Market Recap - October 2022

Jeff McClenning |

Storm clouds in September give way to a sunnier October

For reasons that are not fully understood, September has historically been the worst month for stocks, according to the average S&P 500 return for each month (St. Louis Federal Reserve dating back to 1970).

During September, the Dow shed 8.8% and the S&P 500 Index gave up nearly 10% (MarketWatch).  Historically, stocks turnaround in October, and the remainder of the year is favorable for investors.  So far, markets have not deviated from the pattern.

Table 1: Key Index Returns




Dow Jones Industrial Average



NASDAQ Composite



S&P 500 Index



Russell 2000 Index



MSCI World ex-USA*



MSCI Emerging Markets*



Bloomberg US Agg TR Value Unhedged USD



Source: Wall Street Journal,, Yahoo Finance, Bloomberg

MTD returns: September 30, 2022—October 31, 2022

YTD returns: December 31, 2021— October 31, 2022

*In US dollars


What led to the rebound in October, a rebound that fueled the best monthly rise in the Dow since 1976, according to Barron’s?  Bear market rallies are not uncommon.  Following the steep decline in September, it’s not unusual for overly negative sentiment and oversold conditions to lead to a bounce, as we saw in June and into August.  The mirror image would be a pullback in a bull market, when excessive speculation and bullish sentiment can lead to a short-term downdraft.

But October’s strong rally was not simply technical in nature.  As we saw when second quarter earnings were reported, profits for most S&P 500 firms are coming in ahead of low expectations, according to Refinitiv.  In other words, we didn’t see the earnings apocalypse that some had feared.  But there were some high-profile exceptions.  The uncertain global economy and the strong dollar (overseas sales must be translated back into a stronger dollar, which reduces earnings) made a mess of several tech bellwethers.

Reports from Amazon (AMZN), Microsoft (MSFT), Alphabet (Google, GOOG), and Meta Platforms (Facebook, META), are a ‘boots on the ground’ review of what’s happening in some sectors of the global economy.  Profit misses and/or a disappointing outlook hit shares hard.

Finally, a Wall Street Journal story late last month all but guaranteed a jumbo-sized rate hike during November, but there was also talk that some Fed officials are growing increasingly leery over the current steep path of rate increases.  They don’t expect near-term rate cuts. Instead, some Fed officials may argue that the Fed should slow the pace and possibly stop hiking rates early next year, as they assess the impact of recent policy actions.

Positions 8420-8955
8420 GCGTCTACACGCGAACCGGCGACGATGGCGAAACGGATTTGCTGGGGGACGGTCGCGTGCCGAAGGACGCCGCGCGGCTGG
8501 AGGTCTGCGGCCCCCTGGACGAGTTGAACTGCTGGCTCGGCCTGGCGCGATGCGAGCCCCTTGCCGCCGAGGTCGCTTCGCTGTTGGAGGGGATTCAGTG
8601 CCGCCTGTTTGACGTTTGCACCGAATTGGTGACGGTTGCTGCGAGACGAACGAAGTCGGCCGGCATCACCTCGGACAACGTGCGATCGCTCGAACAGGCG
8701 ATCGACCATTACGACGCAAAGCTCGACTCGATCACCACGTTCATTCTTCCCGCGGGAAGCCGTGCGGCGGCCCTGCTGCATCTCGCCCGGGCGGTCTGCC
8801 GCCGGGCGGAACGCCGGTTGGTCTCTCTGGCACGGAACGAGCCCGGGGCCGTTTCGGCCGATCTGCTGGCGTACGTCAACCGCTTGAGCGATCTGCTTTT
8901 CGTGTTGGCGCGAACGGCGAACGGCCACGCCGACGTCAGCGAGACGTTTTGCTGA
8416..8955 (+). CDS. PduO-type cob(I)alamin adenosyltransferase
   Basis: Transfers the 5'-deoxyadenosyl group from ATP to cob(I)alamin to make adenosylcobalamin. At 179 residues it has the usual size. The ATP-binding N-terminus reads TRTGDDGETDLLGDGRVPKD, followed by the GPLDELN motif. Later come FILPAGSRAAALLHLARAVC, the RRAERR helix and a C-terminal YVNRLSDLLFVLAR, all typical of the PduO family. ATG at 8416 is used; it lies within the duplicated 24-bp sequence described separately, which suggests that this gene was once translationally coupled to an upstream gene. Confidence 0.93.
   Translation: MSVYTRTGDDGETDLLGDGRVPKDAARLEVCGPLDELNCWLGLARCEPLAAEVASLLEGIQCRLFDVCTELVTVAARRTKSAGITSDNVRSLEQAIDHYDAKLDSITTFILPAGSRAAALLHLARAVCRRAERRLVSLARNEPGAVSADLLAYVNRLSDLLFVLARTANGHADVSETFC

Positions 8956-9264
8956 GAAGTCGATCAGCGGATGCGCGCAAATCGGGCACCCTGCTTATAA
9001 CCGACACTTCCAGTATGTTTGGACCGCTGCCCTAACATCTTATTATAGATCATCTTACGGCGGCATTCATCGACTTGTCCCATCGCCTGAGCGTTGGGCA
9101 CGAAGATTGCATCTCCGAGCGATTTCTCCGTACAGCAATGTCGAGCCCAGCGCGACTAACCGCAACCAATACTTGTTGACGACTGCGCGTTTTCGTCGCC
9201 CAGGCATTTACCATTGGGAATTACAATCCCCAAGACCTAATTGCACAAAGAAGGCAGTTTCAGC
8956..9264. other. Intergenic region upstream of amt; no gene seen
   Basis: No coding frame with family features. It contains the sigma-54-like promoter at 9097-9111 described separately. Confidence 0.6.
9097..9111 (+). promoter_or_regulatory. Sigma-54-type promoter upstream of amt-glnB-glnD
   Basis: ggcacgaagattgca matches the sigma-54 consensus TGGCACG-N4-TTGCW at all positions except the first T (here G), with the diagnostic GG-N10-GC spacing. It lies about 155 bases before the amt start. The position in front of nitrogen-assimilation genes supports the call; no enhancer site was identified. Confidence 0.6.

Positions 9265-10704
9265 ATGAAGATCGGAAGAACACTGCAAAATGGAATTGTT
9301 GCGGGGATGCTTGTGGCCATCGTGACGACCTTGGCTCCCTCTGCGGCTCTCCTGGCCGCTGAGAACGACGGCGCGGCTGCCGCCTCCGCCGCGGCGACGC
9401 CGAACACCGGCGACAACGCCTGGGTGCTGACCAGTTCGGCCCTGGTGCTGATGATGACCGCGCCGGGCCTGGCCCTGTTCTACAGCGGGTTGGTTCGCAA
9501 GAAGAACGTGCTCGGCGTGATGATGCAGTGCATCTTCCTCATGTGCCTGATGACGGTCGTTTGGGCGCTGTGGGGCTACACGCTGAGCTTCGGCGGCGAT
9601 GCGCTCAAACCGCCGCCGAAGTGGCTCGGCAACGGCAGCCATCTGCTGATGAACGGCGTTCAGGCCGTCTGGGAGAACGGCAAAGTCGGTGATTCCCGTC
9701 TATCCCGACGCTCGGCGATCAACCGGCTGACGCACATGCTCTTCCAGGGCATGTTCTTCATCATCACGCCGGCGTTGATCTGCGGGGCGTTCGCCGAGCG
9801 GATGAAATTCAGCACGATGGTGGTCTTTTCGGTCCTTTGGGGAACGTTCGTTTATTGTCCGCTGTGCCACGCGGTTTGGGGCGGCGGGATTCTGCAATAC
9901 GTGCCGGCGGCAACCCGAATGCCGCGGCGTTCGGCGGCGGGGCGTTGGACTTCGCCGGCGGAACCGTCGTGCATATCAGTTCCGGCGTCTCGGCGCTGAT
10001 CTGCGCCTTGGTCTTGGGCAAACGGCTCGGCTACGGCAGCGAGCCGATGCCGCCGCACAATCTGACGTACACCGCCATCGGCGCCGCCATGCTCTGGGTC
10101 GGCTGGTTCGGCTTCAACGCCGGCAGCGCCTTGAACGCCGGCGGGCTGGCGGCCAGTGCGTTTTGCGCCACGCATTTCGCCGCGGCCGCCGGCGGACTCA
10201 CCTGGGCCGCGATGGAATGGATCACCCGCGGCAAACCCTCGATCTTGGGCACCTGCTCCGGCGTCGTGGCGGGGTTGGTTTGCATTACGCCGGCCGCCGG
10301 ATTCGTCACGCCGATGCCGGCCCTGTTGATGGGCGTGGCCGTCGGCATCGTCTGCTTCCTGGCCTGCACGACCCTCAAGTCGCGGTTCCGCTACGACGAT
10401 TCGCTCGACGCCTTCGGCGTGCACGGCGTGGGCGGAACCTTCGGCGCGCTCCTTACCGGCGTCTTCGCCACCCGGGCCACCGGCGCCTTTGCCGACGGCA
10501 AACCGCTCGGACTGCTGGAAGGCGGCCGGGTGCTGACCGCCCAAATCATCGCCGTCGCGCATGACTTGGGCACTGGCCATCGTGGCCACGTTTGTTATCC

Unlike Fed pushback from pivot talk during the summer, Fed officials haven’t lined up to disavow the story.

Pivot lite

More likely, the Fed maintains its tough anti-inflation rhetoric but hints at a more flexible position amid rising economic uncertainty.  The Conference Board’s Leading Index, the housing market, and the inverted yield on the 10-year/3-month T-bill (the 3-month rate is higher than the 10-year yield) suggest a recession is unavoidable, probably next year.

Yet, in September, Fed Chief Powell was decidedly hawkish.  In just six short weeks, we could hear a different tone—still resolute on inflation, but with more wiggle room to react to changing economic conditions.  Investors are anticipating some shift going forward, and it contributed to last month’s rally.  But any adjustment in policy could quickly fall by the wayside with another disappointing inflation number.

Bottom line

The general economic fundamentals have yet to noticeably shift.  Just as low rates, low inflation, and record corporate profits helped drive equities higher during the 2010s, today’s high inflation and high-rate environment has led to a bear market.  But investors attempt to sniff out new trends.  It would be highly unusual for investors to wait for the all-clear sign before piling into stocks.

That said, bull markets follow bear markets, as Table 2 illustrates. Eventually, the major indexes reclaim their former highs.

Table 2: Declines in the S&P 500 Index since the end of WWII

Decline %

Number of declines

Avg decline %

Avg length of decline (months)

Avg recovery time (months)





















Source: Guggenheim 5/16/2022 The S&P 500 Index is an unmanaged index of 500 larger companies which cannot be invested into directly. Past performance is no guarantee of future results.


Since peaking in early January, the S&P 500’s decline through its most recent low of October 12 has been 25.4% (S&P 500 data from the St. Louis Federal Reserve).

I trust you’ve found this review to be educational and insightful. If you have any questions or would like to discuss any matters, please feel free to give me or any of my team members a call.